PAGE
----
My classroom is a work in progress, and I am proud to say it will ALWAYS be a work in progress. Over the past six years, my room has never quite looked the same week to week. This is because I am constantly altering the way I teach/manage/organize in order to be the best version of myself as a teacher. This year, as I continued on my journey through personalized learning, I took on unpacking standards. In the process, a part of my room, a wall in particular, was transformed.
It all started as one small chart, and then just kept expanding until it took over. I now have a learning wall- literally a wall that showcases all we are learning in the classroom. The students know that this is the hub of all things first grade.
We sit on the carpet next to it to create our charts (oh, how I love chart paper and a good Sharpie marker). Don’t get me wrong, technology is amazing, but sometimes you just need to unpack what you are learning on paper!
At the beginning of each new standard, I write out an “I can statement” on the dry erase board. The kids try to read along as I write it, and then we unpack and see what they already know about the content. After that, we create part of an anchor chart for the particular skill, and we put it under that subject. The learning wall is a “live document” as they say- constantly being added to, changed, and tweaked over the course of the week. If a student is struggling during an independent time, I may have them reference the wall. If I am working with a small group, all 5 of us may take a trip over to the wall as a refresher before we start. When guests come in and ask the kids what they are learning about, you guessed it- fingers point to the wall as they explain.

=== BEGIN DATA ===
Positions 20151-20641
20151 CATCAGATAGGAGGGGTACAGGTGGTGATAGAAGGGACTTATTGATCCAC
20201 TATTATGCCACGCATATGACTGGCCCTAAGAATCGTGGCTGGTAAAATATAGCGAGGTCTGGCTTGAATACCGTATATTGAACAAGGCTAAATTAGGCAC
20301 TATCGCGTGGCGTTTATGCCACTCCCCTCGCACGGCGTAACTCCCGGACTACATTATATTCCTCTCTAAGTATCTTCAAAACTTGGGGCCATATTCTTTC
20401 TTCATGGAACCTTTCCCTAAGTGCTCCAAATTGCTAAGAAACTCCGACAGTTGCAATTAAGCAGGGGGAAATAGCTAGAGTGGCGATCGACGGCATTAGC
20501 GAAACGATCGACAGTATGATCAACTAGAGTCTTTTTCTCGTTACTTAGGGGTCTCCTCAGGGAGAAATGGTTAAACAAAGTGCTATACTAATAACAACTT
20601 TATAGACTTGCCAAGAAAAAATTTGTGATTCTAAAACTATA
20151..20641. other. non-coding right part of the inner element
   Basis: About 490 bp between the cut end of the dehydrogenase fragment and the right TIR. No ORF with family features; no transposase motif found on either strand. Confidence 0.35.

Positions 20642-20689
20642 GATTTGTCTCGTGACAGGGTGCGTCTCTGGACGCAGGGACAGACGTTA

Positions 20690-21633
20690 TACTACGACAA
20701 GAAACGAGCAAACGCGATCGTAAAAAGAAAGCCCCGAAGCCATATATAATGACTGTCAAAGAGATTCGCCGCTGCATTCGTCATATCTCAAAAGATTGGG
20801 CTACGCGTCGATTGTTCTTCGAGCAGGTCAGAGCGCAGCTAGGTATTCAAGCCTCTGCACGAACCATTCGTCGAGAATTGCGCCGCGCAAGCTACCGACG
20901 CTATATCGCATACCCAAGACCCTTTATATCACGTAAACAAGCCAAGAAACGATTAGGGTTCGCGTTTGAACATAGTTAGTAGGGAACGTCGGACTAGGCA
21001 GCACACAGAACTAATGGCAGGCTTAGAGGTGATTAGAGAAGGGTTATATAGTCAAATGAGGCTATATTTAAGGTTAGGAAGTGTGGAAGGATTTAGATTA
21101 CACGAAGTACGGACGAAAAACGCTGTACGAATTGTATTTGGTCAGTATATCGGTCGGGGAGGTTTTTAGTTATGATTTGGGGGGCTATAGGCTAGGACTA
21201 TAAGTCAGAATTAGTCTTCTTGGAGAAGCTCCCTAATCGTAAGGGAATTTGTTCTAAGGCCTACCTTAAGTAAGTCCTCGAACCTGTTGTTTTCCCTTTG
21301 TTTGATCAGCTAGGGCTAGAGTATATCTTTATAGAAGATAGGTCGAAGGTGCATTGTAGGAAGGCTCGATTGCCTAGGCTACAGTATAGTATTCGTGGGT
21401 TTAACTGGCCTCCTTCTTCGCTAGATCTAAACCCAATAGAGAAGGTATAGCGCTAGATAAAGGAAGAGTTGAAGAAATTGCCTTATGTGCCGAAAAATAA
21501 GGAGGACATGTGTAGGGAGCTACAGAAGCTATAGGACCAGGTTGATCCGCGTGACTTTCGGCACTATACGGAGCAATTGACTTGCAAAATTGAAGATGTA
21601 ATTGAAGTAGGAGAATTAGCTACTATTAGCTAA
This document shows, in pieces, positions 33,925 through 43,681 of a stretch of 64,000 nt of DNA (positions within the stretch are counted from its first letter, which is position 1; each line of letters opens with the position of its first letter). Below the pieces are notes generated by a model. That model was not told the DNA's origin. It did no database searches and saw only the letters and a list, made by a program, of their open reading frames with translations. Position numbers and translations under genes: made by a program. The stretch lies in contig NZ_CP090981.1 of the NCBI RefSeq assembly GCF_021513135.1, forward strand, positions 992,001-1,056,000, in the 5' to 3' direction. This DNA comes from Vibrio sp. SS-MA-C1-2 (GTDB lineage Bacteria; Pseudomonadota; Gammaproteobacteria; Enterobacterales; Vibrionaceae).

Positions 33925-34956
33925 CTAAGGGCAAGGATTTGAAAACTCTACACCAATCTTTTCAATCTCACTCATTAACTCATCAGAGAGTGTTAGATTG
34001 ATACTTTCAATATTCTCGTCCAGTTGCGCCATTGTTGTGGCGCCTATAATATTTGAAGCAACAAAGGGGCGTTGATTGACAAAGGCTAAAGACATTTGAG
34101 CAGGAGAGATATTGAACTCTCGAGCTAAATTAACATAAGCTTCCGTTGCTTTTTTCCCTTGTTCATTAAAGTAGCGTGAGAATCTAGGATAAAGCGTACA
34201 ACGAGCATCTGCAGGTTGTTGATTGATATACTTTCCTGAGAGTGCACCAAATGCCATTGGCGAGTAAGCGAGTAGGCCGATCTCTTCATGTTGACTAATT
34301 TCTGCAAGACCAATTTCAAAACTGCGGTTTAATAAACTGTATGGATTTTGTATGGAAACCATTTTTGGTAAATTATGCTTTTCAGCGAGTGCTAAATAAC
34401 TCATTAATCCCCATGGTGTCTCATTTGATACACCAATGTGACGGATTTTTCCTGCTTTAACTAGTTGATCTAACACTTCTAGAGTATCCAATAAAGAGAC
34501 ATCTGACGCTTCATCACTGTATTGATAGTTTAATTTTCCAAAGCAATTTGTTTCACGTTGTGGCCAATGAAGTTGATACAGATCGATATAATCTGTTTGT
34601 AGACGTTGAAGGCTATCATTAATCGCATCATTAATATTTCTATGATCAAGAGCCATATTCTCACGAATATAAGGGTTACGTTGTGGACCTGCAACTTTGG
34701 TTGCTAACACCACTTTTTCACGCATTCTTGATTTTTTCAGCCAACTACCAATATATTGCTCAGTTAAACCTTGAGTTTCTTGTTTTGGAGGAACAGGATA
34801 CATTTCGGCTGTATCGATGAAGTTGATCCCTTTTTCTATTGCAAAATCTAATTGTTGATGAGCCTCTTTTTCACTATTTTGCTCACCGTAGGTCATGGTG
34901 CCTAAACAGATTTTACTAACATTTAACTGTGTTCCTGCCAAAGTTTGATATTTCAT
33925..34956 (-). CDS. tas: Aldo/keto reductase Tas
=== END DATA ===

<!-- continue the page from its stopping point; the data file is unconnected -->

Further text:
This process has been great for me! I feel like I am more organized. I know what I want to accomplish, and it is seen in plain sight if I have taught enough information to cover the standard. It has also been great for the students as well. As you may know, it hurts your heart to ask the age old question, “What have we been learning about in science?” only to met with the sound of crickets. Students now know to look at the wall, and their memories of that amazing lesson you taught on Shadows are instantly triggered.
As any teacher of personal mastery knows, goals are vital. My own goals surrounding the learning wall are to make it more student centered. I would like to have actual work posted under the standards, to show what a “level 3” work sample would look like. I would also like students to start taking pictures on their iPads of the charts before new ones are put up. This way they can look at them at their own pace if they have yet to master a skill and we (as a whole group), have moved on.
Overall, the learning wall has forever changed the way I teach, and I recommend starting one (even if it’s initially just for one or two subjects); you will see firsthand how the students start to positively respond. In another six years, my learning wall will not look exactly the same, and I am excited about that. As for now, bring on the chart paper!